The Trans-Caspian Oil Transport System is a proposed project to transport oil through the Caspian Sea from Kazakhstani Caspian oilfields to Baku in Azerbaijan for the further transportation to the Mediterranean or Black Sea coast. The main options under consideration are an offshore oil pipeline from Kazakhstan to Azerbaijan, and construction of oil terminals and oil tankers fleet. A strong push for the project has been from the partners of the Kashagan oilfield project and in particular Total who has a share in both the field and the BTC pipeline. They have estimated that such a project would cost roughly US$4 billion. The project also faces opposition from Iran and Russia, both alternative avenues for Kazakhstan's oil and gas who would likely object to competing pipelines being built.
Moldova Steel Works is a steel-producing company in Rîbnița, Transnistria. It accounts more than half of Transnistrian industrial output.
The following is timeline of the History of independent Moldova which started after the independence of Moldova.
Official relations between Moldova and NATO began in 1992 when Moldova joined the North Atlantic Cooperation Council. However, as Moldova's neutrality is enshrined in its Constitution, there are no official plans for Moldova to join the organization.
Mihail (Mihai) Popșoi is a Moldovan politician and a member of the Moldovan Parliament since 24 February 2019. Since 8 June 2019 he has served as the Deputy Speaker of the Parliament of the Republic of Moldova. Since 10 September 2017, Mihail Popșoi has been the Vice President and International Secretary of the ruling Action and Solidarity Party of Moldova.
Russia–Transnistria relations are the bilateral relations between the Pridnestrovian Moldavian Republic (Transnistria), an unrecognised breakaway state that is internationally recognised as part of Moldova, and the Russian Federation. Russia does not officially recognise the independence of Transnistria; nevertheless, Russia maintains special relations with Transnistria in the political, military, cultural, and economic spheres.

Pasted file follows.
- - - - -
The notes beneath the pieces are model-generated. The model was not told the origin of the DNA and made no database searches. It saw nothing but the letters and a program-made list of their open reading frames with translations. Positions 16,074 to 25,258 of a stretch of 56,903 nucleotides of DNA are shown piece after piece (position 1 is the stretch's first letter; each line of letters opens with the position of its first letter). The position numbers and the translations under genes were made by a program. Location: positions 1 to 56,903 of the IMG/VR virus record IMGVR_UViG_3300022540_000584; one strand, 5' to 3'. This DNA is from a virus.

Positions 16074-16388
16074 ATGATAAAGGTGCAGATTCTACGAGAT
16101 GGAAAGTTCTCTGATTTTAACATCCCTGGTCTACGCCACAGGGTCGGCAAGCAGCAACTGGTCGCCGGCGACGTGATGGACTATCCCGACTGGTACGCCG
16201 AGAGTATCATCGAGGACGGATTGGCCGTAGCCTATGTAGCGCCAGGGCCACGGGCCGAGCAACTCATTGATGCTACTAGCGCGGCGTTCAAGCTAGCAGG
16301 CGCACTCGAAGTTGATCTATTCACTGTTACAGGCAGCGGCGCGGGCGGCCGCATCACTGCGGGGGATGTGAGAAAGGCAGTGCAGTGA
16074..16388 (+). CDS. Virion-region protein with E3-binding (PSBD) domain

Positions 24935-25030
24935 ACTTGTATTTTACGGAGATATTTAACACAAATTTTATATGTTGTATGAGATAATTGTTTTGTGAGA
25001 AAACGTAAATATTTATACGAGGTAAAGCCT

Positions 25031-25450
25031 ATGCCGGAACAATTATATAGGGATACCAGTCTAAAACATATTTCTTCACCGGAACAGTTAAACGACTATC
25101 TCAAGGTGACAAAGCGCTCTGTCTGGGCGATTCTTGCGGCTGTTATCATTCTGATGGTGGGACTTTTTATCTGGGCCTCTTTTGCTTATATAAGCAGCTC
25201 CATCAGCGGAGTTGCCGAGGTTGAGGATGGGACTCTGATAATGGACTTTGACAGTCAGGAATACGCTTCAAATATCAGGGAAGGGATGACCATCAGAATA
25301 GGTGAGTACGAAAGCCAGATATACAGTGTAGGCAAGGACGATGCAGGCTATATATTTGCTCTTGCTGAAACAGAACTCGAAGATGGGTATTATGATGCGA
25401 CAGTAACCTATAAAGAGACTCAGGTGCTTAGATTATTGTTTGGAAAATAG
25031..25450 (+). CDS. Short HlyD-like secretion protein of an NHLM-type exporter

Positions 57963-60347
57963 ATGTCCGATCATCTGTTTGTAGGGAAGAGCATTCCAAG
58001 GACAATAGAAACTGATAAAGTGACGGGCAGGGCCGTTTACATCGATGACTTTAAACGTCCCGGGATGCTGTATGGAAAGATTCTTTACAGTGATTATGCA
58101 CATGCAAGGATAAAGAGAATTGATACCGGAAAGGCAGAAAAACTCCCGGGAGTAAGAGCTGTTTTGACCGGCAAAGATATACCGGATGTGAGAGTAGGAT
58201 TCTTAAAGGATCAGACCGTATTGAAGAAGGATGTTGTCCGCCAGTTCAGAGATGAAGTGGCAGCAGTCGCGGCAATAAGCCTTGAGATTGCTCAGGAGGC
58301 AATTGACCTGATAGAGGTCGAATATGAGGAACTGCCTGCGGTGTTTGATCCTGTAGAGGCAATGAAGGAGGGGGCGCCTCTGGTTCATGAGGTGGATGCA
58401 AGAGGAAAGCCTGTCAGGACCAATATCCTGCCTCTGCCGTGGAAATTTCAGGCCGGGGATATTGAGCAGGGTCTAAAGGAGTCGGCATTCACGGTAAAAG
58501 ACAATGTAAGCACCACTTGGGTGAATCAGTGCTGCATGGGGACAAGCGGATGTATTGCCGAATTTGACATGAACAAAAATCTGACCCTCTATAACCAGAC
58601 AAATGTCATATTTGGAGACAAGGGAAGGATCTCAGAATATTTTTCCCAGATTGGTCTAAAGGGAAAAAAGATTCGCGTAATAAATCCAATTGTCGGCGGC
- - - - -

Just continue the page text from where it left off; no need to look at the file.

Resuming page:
Transnistria–Ukraine relations is the bilateral relationship between the Pridnestrovian Moldovan Republic and Ukraine. Ukraine does not officially recognize the independence of Transnistria. Nevertheless, it maintains special relations with Transnistria in the political, cultural and economic spheres.
Transnistria and the United States do not have official diplomatic relations as the United States is among the vast majority of political entities that does not recognize Transnistria as a sovereign nation and instead recognizes the region of Transnistria as part of Moldova.
The 5+2 format, also known as the 5+2 talks, the 5+2 negotiations and the 5+2 process, is a diplomatic negotiation platform aimed at finding a solution to the Transnistria conflict between Moldova and the unrecognized state of Transnistria. It is composed of the latter two, which are designated as "parties to the conflict", and Russia, Ukraine and the Organization for Security and Co-operation in Europe (OSCE), "mediators" of the negotiations. The European Union (EU) and the United States act as "observers". The inclusion of Romania into the 5+2 format has been proposed.
The Yushchenko Plan, also referred to as the Ukrainian Plan, was a unsuccessful 2005 plan developed by then-President of Ukraine Viktor Yushchenko and Secretary of the National Security and Defense Council Petro Poroshenko in an effort to bring an end to the Transnistria conflict by peaceful means with the support of Moldova and the Organization for Security and Co-operation in Europe (OSCE).